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NO Question is a "bad" question; we are here to help!
What skills does my dog need to be successful at Spoiled Rotten?

1. Sociability- Dogs are assigned playgroups based on their size, weight, and style of play. However, if we notice your dog is more selective with their playmates than what we are able to accommodate, it may be determined that our facility is not an appropriate match for your dog. 


2. Self Restraint- Enthusiasm is always welcomed, but excessive jumping, nipping, barging through gates and doorways, and barreling over other dogs and staff is a safety concern. The staff needs to provide equal attention to all dogs, so some self moderation is required during daycare. 


3. Downtime- We often provide periodic moments of rest throughout the day, this provides much needed structure and time to decompress and recharge during a longer day of daycare. Dogs must be able to settle and take a moment to slow down and part from their friends without causing destruction to kennels and beds, and doing so without being overly stressed or causing stress to calm dogs around them. 


4. Sharing- For safety reasons, we do not have toys out with our larger dogs during daycare- however, some dogs may become possessive over their favorite staff member(s), water bowls, friends, and other available resources which is not safe behavior for daycare. 


5. Ability to read other dogs- To keep interactions safe, we expect dogs to have prior knowledge of how to read social cues and respect each other's boundaries. If we notice your dog is persistent and not responding to cues from their playmates OR verbal cues from daycare staff, they may be required to complete training prior to returning to daycare for a potential re-evaluation.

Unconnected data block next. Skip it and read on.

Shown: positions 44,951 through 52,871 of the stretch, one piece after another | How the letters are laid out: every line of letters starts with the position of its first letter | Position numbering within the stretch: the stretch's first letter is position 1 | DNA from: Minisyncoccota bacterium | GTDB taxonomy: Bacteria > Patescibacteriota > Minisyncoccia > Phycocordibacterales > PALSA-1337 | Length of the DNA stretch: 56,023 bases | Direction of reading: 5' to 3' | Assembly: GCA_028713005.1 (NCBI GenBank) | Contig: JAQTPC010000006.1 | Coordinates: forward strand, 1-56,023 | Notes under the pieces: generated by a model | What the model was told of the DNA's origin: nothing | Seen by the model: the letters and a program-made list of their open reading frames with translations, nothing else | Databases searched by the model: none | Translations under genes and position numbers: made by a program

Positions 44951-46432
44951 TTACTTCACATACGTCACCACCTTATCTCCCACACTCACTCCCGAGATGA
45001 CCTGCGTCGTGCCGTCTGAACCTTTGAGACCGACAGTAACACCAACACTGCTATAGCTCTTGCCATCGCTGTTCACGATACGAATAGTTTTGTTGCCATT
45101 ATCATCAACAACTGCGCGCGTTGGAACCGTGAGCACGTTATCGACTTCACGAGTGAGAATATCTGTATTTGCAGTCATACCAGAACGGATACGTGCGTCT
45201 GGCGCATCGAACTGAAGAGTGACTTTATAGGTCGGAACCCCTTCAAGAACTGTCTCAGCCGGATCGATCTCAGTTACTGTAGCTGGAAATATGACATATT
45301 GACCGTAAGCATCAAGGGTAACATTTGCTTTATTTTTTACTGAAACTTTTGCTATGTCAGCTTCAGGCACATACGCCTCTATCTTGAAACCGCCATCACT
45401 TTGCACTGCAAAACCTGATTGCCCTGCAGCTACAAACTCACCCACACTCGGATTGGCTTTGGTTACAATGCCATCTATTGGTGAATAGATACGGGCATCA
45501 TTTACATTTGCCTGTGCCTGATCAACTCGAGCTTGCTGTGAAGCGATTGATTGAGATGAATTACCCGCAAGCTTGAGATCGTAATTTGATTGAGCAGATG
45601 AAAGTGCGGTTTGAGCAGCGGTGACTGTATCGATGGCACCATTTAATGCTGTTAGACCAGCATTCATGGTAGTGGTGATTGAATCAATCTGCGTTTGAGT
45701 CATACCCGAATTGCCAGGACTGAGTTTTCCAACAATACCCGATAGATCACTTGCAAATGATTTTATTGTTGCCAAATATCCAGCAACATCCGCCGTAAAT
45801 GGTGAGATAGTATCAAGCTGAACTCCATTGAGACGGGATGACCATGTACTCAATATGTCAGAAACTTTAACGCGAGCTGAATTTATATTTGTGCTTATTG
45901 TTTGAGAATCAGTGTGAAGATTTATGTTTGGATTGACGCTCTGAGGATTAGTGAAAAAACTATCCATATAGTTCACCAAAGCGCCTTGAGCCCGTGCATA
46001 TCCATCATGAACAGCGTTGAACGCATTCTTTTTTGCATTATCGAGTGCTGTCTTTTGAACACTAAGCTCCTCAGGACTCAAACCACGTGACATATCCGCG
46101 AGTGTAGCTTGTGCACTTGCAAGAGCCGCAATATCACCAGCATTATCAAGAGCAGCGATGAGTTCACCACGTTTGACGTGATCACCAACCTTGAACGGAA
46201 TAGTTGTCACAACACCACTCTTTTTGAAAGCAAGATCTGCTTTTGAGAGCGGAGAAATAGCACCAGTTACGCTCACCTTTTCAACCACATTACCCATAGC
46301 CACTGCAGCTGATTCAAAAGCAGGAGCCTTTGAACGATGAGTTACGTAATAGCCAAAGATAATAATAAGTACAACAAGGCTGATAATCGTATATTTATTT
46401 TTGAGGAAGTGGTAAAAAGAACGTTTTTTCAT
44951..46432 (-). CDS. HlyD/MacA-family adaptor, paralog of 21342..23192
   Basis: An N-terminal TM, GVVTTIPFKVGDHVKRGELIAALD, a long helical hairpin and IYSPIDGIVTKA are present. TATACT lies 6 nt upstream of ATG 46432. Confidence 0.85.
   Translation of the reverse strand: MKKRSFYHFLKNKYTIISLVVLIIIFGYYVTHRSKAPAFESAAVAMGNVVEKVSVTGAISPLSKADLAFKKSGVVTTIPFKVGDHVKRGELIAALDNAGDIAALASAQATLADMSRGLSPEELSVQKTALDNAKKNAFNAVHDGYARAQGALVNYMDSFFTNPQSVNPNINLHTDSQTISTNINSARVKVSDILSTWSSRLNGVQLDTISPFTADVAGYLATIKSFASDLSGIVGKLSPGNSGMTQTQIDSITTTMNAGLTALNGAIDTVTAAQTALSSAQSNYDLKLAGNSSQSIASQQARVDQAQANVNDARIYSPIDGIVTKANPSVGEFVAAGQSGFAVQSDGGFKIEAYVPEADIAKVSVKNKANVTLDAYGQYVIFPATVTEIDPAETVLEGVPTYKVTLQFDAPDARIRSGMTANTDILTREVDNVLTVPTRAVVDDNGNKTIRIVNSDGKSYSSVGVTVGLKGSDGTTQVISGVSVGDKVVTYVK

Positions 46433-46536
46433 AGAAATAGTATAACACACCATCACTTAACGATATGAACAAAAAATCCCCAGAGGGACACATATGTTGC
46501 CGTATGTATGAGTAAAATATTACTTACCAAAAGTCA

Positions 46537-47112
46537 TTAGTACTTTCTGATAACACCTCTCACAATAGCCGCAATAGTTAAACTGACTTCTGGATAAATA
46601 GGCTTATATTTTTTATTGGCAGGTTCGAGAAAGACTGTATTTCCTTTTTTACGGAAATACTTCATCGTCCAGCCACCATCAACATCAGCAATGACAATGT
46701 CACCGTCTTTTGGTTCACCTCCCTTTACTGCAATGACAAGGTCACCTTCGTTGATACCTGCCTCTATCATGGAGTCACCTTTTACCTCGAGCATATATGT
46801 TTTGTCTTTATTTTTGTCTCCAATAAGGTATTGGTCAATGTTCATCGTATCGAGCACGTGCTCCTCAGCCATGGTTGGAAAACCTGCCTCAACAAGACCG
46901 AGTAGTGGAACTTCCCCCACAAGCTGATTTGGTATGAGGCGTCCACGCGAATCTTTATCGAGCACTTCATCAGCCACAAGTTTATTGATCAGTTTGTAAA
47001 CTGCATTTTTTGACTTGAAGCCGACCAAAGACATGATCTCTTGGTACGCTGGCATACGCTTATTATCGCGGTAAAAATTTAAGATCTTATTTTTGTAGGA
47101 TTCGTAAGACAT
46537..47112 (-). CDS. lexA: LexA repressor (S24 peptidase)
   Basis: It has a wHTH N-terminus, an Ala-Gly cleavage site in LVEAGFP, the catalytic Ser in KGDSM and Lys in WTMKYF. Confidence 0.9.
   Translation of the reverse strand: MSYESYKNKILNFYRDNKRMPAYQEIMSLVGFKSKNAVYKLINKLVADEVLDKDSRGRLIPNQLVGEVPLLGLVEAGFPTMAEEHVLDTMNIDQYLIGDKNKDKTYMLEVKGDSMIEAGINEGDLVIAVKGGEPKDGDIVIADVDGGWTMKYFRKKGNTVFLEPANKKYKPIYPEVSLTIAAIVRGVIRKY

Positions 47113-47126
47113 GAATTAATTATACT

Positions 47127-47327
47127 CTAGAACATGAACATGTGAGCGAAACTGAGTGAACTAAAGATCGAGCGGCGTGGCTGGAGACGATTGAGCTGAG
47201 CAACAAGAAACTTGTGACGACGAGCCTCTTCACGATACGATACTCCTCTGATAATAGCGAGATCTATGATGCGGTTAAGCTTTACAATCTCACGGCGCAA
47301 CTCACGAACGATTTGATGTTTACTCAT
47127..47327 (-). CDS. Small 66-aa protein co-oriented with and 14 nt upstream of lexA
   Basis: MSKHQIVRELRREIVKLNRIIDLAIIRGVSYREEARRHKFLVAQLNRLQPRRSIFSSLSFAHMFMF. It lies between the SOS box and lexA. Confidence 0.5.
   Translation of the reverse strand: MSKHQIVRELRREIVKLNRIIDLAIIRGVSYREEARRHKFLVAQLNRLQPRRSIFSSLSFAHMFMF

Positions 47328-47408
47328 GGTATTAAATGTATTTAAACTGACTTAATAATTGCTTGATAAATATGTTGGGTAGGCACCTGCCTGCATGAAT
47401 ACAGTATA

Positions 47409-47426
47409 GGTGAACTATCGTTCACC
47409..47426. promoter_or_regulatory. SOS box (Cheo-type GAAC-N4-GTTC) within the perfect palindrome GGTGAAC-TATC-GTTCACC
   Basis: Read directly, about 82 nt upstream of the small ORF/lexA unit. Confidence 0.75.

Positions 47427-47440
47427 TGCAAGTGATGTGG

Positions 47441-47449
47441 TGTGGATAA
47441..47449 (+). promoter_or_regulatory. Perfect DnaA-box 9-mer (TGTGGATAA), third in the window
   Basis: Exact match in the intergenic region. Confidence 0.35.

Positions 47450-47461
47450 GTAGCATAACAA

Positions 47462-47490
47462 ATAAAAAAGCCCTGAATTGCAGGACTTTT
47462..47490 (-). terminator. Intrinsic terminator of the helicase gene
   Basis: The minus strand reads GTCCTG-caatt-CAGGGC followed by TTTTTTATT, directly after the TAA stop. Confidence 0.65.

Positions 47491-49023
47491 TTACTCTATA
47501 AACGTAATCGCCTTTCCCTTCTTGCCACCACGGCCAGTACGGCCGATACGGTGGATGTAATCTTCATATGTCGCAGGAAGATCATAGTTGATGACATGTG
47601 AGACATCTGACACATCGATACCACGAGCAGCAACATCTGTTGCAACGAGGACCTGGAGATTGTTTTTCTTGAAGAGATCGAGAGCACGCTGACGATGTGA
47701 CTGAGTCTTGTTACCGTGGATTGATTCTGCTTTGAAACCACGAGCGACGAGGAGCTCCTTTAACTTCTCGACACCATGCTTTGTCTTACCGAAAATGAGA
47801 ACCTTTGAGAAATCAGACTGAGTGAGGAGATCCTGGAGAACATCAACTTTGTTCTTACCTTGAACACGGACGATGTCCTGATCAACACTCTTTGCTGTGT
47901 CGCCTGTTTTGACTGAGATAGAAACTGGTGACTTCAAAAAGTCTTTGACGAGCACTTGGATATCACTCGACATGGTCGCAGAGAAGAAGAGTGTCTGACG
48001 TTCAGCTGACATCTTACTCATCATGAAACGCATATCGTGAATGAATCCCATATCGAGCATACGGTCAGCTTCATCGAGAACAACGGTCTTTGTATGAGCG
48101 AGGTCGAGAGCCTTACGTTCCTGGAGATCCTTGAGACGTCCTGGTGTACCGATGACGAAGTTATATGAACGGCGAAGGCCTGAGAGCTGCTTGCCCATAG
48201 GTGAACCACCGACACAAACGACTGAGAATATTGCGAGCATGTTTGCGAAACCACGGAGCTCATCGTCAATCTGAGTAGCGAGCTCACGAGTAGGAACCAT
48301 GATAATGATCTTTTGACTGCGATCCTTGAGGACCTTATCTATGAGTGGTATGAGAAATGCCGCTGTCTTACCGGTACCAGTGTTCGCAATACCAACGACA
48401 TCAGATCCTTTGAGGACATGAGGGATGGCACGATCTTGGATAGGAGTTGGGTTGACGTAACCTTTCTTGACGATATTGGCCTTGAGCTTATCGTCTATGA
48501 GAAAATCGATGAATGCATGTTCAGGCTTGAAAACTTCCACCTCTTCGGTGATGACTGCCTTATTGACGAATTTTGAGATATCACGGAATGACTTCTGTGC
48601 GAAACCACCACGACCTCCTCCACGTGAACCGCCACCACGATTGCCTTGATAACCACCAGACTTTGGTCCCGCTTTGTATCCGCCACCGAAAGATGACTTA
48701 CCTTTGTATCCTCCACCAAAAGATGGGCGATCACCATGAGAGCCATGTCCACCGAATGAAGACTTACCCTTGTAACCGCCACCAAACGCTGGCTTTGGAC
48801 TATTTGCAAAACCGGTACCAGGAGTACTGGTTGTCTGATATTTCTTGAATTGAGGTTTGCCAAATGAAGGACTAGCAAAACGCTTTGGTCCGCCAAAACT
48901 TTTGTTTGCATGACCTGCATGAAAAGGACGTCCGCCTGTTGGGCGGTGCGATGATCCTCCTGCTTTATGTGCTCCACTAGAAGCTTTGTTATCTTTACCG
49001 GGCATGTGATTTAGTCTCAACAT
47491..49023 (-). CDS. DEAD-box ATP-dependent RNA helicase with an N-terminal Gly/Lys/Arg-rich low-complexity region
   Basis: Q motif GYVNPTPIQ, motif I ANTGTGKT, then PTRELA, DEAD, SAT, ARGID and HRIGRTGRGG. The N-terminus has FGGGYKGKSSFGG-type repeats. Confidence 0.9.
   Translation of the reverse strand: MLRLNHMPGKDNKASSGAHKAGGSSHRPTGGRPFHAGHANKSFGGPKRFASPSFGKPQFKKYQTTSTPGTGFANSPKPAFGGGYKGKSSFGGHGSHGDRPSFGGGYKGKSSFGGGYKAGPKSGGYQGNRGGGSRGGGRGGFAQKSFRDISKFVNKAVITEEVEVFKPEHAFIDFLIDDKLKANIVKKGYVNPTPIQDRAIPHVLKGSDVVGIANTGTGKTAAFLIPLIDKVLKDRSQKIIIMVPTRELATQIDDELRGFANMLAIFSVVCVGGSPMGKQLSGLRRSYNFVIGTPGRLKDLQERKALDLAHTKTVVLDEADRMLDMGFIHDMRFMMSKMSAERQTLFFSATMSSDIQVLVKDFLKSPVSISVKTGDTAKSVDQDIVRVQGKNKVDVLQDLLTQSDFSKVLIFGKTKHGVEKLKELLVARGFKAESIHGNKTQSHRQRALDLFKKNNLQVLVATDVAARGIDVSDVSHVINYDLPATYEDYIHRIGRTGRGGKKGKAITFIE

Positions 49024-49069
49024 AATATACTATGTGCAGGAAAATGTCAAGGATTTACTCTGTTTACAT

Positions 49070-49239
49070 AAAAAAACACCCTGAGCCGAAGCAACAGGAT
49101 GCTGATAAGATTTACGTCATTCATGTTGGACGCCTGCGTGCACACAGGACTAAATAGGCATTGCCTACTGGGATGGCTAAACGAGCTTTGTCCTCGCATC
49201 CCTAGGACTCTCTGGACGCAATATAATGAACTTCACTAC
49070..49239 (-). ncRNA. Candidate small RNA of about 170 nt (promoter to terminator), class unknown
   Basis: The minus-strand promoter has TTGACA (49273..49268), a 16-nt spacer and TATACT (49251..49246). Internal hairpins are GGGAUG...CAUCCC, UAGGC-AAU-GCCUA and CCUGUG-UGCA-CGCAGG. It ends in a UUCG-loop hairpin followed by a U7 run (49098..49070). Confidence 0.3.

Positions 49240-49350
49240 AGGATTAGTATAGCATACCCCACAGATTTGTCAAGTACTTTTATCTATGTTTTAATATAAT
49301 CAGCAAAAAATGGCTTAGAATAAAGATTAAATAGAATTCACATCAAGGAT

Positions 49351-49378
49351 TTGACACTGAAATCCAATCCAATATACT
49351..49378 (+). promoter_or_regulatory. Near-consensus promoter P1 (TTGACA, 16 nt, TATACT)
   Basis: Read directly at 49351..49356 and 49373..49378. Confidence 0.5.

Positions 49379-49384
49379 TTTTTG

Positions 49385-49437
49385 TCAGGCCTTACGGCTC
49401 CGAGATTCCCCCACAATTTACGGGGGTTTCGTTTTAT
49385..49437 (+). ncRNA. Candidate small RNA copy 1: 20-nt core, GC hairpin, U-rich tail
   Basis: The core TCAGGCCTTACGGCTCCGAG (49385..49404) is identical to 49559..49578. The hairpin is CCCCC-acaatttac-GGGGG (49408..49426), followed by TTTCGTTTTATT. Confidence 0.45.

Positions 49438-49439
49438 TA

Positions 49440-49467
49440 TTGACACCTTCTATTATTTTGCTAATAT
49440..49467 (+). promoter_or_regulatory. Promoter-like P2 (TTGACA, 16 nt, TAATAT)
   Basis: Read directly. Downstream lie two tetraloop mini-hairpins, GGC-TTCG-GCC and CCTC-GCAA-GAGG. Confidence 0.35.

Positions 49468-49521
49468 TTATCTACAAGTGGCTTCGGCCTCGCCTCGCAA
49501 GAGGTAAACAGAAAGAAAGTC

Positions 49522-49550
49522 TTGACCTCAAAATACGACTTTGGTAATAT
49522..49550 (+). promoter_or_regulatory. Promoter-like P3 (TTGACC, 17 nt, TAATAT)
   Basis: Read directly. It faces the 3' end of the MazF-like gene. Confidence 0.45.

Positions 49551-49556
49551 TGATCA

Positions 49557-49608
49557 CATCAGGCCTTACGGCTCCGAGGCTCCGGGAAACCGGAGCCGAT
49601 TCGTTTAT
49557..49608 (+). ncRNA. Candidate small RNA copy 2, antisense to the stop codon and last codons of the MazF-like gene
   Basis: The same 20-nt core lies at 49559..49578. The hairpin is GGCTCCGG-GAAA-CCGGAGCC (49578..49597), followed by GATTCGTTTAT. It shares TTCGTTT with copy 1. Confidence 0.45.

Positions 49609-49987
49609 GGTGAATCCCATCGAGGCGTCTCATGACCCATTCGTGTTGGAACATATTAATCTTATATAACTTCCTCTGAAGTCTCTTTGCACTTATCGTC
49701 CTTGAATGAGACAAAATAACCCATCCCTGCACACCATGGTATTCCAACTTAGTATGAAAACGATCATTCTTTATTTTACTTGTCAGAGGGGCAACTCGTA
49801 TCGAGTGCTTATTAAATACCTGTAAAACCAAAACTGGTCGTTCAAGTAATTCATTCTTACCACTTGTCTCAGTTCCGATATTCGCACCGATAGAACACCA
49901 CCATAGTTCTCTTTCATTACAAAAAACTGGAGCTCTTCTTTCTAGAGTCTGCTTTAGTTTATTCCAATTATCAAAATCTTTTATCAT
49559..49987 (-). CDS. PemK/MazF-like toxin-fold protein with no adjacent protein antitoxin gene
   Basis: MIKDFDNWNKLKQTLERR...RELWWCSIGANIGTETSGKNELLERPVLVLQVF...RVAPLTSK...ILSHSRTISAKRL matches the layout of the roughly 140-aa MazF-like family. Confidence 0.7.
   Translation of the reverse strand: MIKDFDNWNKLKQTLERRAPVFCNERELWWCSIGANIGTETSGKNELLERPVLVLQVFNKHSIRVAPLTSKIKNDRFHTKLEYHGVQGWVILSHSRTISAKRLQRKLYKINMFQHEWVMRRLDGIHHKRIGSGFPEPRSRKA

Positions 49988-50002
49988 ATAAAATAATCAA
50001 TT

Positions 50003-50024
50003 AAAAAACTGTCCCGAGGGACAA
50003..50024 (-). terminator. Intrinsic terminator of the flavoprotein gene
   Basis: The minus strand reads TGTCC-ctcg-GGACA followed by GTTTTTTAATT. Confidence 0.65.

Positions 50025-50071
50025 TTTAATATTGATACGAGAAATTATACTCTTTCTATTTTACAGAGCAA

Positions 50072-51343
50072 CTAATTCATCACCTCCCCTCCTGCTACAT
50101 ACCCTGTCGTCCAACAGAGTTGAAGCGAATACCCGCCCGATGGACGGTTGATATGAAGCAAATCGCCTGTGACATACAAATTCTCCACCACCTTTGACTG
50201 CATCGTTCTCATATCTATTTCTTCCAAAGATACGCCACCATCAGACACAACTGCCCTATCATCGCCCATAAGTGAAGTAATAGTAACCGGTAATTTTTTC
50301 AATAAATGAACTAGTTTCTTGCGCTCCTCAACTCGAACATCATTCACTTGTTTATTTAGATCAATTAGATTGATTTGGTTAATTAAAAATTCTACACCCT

6. Comfort away from home- We always give dogs with anxiety some extra TLC during their evaluation, and provide them with the chance to adjust at their own pace. Occasionally, some dogs show signs of significant discomfort even after a trial period. If this is the case, we will advise you to start with shorter, ½ day playdates and smaller group outings (not provided through our daycare) away from home. 


7. Appropriate Greetings- Some dogs may become frustrated when they are unable to sniff/greet dogs on the other side of the fence. This can cause tension and sometimes aggression (barrier frustration). The staff must be able to quickly redirect dogs away from the fences if they become too fixated on dogs in separate areas. 


If your dog struggles or lacks any of the behaviors mentioned above, we reserve the right to ask that your dog be removed from the facility. If your dog is exhibiting any of the behaviors listed above, we will handle the situation using a 3-strike rule. We will first speak with you about the issue. If it continues, we will give you a written warning that outlines the issue(s). If the behavior continues and we are not able to find a solution, we will ask that your dog does not return to our daycare.